Word Of The Day 5-6-2017

sesquipedalian

Adj.
ses·qui·pe·da·lian 

Definition

having many syllables

characterized by the use of long words


Variations


Did You Know?

Horace, the Roman poet known for his satire, was merely being gently ironic when he cautioned young poets against using “sesquipedalia verba”-“words a foot and a half long”-in his book Ars poetica, a collection of maxims about writing. But in the 17th century, English literary critics decided the word sesquipedalian could be very useful for lambasting writers using unnecessarily long words. Robert Southey used it to make two jibes at once when he wrote “the verses of [16th-century English poet] Stephen Hawes are as full of barbarous sesquipedalian Latinisms, as the prose of [the 18th-century periodical] the Rambler.” The Latin prefix sesqui- is used in modern English to mean “one and a half times,” as in “sesquicentennial” (a 150th anniversary).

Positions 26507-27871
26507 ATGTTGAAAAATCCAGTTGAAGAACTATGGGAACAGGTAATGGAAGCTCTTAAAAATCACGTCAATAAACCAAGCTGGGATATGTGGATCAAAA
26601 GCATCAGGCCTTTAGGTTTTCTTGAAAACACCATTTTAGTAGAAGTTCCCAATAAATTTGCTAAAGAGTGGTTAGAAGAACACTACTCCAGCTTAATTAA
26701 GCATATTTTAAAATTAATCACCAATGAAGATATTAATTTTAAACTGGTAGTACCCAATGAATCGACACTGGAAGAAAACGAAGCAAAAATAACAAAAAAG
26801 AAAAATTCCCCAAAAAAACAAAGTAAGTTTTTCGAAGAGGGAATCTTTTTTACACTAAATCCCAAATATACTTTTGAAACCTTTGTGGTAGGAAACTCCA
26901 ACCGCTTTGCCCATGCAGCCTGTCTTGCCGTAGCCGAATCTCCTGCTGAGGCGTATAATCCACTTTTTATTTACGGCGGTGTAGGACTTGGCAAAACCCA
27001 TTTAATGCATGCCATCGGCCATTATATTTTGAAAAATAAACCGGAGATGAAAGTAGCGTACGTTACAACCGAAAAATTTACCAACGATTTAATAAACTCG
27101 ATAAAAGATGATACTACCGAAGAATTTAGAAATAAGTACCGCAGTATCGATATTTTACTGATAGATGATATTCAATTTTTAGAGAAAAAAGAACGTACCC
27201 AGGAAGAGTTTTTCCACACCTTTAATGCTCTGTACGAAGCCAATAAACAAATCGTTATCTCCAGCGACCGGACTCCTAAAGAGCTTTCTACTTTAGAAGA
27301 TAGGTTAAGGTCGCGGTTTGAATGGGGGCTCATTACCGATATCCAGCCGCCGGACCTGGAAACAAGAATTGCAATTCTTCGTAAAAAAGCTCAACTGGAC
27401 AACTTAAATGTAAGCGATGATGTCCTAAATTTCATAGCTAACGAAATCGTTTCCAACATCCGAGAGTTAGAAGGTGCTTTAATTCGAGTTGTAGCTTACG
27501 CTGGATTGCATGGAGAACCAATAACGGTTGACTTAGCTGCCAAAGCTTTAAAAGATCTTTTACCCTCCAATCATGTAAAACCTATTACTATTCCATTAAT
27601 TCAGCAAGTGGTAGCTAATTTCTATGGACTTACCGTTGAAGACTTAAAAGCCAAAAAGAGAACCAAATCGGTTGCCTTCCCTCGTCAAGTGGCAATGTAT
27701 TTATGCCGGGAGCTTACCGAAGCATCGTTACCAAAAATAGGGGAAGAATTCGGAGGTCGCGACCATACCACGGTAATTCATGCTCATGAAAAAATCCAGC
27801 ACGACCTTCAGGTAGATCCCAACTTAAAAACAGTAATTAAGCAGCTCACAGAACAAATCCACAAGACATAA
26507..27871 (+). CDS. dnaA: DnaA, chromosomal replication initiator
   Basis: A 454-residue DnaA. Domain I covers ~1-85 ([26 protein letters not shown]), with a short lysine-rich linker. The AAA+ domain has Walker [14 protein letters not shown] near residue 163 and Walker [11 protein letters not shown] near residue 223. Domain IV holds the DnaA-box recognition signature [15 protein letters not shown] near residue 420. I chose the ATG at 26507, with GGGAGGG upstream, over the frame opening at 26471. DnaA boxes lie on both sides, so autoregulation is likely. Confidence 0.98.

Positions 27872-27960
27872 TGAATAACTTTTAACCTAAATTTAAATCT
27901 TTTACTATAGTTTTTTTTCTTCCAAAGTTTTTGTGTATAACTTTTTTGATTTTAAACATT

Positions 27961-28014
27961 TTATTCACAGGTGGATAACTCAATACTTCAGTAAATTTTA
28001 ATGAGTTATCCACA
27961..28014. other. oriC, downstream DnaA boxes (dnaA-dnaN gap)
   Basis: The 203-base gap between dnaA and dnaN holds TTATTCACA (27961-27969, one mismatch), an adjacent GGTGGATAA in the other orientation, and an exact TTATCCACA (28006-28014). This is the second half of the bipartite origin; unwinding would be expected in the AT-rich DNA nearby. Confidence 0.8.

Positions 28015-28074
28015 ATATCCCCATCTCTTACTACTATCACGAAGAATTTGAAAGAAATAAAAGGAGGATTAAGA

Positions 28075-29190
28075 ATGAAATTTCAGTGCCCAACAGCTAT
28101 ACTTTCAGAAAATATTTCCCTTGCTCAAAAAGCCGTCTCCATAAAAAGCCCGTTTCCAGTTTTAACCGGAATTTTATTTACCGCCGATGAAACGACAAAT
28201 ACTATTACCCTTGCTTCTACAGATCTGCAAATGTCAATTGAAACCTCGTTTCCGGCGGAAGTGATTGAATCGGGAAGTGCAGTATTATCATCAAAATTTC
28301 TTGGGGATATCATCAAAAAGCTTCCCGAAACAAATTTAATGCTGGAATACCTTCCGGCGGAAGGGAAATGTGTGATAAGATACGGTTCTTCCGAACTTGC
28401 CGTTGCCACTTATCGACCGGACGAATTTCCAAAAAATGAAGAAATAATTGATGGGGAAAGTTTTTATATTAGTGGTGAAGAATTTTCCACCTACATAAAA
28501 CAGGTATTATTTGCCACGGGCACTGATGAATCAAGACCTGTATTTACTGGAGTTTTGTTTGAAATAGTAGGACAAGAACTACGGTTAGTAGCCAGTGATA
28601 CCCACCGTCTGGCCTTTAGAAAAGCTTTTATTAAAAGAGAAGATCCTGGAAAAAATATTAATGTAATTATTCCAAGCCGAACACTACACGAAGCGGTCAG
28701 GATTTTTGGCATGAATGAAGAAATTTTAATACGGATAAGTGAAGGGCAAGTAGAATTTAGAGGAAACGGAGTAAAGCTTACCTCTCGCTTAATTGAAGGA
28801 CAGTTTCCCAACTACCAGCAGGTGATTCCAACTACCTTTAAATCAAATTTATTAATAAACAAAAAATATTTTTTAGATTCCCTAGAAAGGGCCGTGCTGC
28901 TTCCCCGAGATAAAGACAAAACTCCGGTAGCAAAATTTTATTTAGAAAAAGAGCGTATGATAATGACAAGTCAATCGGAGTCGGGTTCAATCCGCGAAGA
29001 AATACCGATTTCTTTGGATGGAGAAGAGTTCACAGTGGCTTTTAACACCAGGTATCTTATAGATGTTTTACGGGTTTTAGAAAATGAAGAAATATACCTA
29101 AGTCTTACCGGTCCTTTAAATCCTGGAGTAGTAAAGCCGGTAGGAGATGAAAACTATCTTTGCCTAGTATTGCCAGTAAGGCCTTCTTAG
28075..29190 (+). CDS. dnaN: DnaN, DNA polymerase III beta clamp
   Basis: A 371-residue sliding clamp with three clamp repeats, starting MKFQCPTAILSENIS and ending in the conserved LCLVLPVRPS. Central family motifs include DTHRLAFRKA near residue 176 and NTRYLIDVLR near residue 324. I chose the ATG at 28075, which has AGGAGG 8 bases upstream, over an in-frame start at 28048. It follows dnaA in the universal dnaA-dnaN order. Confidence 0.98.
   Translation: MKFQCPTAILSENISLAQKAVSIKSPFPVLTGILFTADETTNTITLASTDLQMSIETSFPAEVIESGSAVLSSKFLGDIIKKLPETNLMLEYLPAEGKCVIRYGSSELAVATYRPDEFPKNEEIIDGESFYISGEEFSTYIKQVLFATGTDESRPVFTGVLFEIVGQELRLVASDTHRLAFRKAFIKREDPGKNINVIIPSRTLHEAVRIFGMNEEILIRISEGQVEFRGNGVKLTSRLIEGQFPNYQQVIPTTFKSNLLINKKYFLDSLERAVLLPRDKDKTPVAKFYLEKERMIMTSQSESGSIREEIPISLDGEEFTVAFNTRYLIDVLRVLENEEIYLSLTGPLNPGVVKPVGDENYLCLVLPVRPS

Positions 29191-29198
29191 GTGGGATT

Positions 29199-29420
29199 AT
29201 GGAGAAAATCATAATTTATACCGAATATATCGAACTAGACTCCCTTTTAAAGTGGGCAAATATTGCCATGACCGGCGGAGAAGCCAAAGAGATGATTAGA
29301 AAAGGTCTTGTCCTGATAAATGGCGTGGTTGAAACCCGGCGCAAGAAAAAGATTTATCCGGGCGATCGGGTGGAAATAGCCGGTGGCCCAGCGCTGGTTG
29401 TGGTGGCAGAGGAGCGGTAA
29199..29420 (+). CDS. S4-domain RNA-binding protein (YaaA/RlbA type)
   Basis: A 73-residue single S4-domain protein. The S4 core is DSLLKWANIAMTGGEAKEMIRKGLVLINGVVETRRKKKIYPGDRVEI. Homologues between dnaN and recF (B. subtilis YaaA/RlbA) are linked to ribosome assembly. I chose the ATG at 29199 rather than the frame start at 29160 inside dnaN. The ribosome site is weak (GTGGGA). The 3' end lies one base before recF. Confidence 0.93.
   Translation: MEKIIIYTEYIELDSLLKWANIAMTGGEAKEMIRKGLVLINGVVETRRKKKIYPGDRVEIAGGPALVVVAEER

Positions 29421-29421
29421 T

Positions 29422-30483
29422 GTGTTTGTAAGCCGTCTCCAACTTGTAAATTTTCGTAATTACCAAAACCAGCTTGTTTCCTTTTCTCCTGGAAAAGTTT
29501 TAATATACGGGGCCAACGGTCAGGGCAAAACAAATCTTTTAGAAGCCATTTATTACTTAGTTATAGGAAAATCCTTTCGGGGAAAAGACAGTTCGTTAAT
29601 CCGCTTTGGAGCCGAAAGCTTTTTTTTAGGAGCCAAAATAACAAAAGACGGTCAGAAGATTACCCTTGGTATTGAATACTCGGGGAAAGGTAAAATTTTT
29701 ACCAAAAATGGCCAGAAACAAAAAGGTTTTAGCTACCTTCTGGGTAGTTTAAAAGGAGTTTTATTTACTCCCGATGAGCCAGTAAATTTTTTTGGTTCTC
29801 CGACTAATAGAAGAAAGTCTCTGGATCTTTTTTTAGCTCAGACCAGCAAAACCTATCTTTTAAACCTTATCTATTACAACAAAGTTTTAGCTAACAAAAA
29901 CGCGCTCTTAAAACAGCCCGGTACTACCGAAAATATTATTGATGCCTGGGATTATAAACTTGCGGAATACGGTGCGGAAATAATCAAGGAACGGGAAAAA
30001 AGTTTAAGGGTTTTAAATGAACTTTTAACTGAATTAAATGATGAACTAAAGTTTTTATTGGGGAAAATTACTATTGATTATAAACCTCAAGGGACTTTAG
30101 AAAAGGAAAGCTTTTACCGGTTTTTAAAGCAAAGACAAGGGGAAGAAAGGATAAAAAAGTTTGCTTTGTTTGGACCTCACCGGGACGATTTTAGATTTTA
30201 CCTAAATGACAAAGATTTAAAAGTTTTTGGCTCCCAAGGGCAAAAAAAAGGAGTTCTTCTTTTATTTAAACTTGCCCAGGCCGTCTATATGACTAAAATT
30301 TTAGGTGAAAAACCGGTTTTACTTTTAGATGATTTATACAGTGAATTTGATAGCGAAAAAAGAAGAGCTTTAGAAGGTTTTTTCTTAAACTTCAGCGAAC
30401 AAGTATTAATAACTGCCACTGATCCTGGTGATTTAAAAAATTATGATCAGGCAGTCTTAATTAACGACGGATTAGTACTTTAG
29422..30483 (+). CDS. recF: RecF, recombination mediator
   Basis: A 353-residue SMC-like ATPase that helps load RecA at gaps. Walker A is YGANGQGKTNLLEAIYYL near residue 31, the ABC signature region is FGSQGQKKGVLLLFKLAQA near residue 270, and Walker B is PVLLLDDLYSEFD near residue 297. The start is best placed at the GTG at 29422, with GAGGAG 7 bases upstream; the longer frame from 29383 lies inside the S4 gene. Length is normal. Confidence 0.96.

Examples

The most common use of “antidisestablishmentarianism” is as an example of a sesquipedalian word.

By the way, this is sometimes known in more general circles as sesquipedalian loquaciousness. -US News, May 26, 2016

As it would have been an absurdity to have appended diminutives to sesquipedalian names, national wit, rather than deliberate plan, prevented it. -Bardsley, Charles W.

This “ornate style” introduced sesquipedalian Latinisms, words of immense dimensions, that could not hide their vacuity of thought. -Disraeli, Isaac


Origin

Latin sesquipedalis, literally, a foot and a half long, from sesqui- + ped-, pes foot.


https://en.wiktionary.org/wiki/sesquipedalian

https://www.vocabulary.com/dictionary/sesquipedalian

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